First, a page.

Here’s a clip from Presidents’ Day Invite. Defenders have to back her because of her size and prowess in the deep space. Unfortunately for them, it’s not much better to let her catch it under, as she can drop dimes like these:

Bethany Eldridge

Georgia's Marie Perivier with Atlanta Ozone, supporting a teammate at the 2017 Club Championships.
Georgia’s Marie Perivier with Atlanta Ozone, supporting a teammate at the 2017 Club Championships. Photo: Paul Rutherford —

Marie Perivier #99

Team: Georgia Athena
Expected major: Engineering
Hometown: Atlanta, GA
Position: Hybrid
Started playing competitively: Middle School
Self-Described Ultimate Superpower: #1 Teammate Supporter

Pre-College Experience

  • cATLanta (U20 Girls YCC)
  • flATLine (U20 Mixed YCC)
  • U20 Women’s National Team
  • Atlanta Ozone (Women’s Club)


  • WJUC Silver Medalist
  • U24 National Team Tryout Invitee

Marie has been one of the best players on Georgia this year. It can be tough going to a college fall from high level play with teams like the U20 National Team and Ozone, but it doesn’t bother Marie. “We’re kinda just in for the fun of it, and that’s really refreshing to me,” said Marie. “It doesn’t mean we aren’t competitive or that we don’t get heated. It means that we don’t cry when we lose.”

Athena will have to fight hard through the one-bid Southeast if they want to make it to Nationals this year. Marie’s captains said they would be looking to her to contribute heavily at Regionals. “She brings such a positive energy to the game and is a joy to play with. There is no denying her skills, so to learn from her as well as push her to mold as a college player, has been a privilege,” said her captains. “As we gear up for the series, we are hoping to utilize her broad skill set as well as mentality as an example for what kind of team Georgia hopes to be.”

UGA may not be the biggest name in college women’s ultimate right now, but Marie Perivier shouldn’t be overlooked. Her story is likely most familiar to any cutters who came into college with experience – she has to be a handler. Fortunately for Athena, she has taken on her role beautifully.

This throw came after a long point with a lot of turns. Often when you see a huck during a long point, it’s a desperation throw, trying anything to end the suffering, but this was a calculated dime. She faked her defender out enough to somehow be able to throw an IO backhand to the break side.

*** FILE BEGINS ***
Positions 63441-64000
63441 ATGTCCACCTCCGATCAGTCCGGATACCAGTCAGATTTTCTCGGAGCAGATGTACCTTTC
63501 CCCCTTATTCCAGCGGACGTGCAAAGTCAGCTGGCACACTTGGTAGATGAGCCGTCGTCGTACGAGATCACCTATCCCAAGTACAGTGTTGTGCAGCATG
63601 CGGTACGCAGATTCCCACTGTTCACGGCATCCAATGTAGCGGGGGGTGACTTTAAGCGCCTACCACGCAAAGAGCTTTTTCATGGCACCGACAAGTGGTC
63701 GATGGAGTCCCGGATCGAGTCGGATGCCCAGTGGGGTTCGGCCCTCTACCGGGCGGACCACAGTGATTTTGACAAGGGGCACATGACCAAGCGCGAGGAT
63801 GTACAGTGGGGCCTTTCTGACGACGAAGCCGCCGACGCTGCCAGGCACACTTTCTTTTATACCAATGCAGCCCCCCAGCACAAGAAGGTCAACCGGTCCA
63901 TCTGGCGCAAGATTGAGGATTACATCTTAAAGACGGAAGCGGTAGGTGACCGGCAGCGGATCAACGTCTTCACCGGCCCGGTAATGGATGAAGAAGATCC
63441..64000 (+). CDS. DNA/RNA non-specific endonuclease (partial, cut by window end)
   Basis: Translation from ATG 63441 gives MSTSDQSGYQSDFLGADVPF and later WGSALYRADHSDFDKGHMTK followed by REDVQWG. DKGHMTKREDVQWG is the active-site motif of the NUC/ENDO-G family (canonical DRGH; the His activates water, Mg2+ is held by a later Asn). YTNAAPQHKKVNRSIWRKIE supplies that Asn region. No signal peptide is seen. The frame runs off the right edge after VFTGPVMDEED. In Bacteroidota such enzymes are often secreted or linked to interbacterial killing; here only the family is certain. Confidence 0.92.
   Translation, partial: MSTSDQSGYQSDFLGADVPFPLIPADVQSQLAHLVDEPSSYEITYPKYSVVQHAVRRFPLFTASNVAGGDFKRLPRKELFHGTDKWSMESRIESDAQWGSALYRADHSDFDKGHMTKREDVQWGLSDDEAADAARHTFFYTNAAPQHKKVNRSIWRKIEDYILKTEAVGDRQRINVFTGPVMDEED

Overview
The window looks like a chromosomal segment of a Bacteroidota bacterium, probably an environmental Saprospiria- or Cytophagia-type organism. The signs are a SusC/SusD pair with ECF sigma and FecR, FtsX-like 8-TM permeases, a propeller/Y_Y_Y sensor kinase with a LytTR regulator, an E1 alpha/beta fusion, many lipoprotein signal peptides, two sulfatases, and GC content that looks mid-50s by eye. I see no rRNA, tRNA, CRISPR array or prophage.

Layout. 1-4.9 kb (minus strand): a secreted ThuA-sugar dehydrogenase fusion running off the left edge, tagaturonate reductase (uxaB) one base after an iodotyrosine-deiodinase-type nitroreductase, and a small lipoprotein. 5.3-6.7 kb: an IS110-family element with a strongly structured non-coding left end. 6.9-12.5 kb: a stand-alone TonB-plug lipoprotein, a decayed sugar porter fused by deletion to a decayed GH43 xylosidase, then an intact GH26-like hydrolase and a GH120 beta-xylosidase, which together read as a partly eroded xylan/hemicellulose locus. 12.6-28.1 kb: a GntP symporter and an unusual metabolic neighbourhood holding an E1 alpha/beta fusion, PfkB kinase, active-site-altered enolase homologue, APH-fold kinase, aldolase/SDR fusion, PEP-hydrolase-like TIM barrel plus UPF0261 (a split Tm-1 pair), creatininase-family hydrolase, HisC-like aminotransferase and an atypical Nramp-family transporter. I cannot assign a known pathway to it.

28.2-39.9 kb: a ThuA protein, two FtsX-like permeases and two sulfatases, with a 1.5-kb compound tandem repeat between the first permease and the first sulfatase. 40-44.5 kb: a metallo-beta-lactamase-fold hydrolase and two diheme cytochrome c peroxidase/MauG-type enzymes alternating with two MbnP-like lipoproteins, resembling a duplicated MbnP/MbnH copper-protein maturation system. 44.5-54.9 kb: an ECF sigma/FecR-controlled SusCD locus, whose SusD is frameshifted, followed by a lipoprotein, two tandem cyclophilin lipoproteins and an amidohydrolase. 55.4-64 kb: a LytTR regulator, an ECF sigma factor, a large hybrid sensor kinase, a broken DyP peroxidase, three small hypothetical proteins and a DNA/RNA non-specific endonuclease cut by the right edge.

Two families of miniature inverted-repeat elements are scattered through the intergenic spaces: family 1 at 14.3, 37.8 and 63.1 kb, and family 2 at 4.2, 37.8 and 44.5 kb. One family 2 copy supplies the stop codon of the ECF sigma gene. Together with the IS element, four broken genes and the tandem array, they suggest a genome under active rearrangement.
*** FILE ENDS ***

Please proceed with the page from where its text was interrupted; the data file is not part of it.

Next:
Marie Perivier

Colorado's Bailey Shigley at the 2019 Rocky Mountain D-I Conference Championships.
Colorado’s Bailey Shigley at the 2019 Rocky Mountain D-I Conference Championships. Photo: Sam Hotaling —

Bailey Shigley #19

Team: Colorado Kali
Expected major: Integrative Physiology and minoring in Business
Hometown: Seattle, WA
Position: Cutter
Started playing competitively: 4th Grade
Self-Described Ultimate Superpower: Offensive Versatility

Pre-College Experience

  • Roosevelt (Girls’ High School)
  • U16 Girls’ YCC Seattle
  • U20 Girls’ YCC Seattle
  • U20 Women’s National Team


  • 3x High School All-State First Team
  • 2x U16 Girls’ YCC Champion
  • U20 Girls’ YCC Champion
  • 2018 Seattle Invite Champion
  • 2018 Neuqua Knockout Champion
  • 2x Seattle Public School Champion
  • WJUC Gold Medalist

Bailey has been a focal point for Kali this year. She fills all sorts of roles. She is a threat deep, can grind out unders, and adds to the offense with her disc skills. “I only applied to schools with strong ultimate programs. That is mostly because ultimate is such a big part of my life and not being able to play it competitively would affect my success in school,” said Bailey, exemplifying the evolving recruiting environment. “I also knew that Kali had probably the best coaches in college ultimate, which made my decision a lot easier.”

“On the field, Bailey has made a big impact on our O-line. Kali has many initiating and continuing cutters and Bailey has found a role as both and integrated into our system to benefit both cutting roles,” said the Colorado captains. She has a lot to look forward to as well. Her captains see that she will have a lot to offer off the field, serving as a future leader for a team with a huge emphasis on culture: “Bailey also has a larger leadership role then she has yet to realize. Teammates look up to the hard work that she puts in and the opinions she shares.”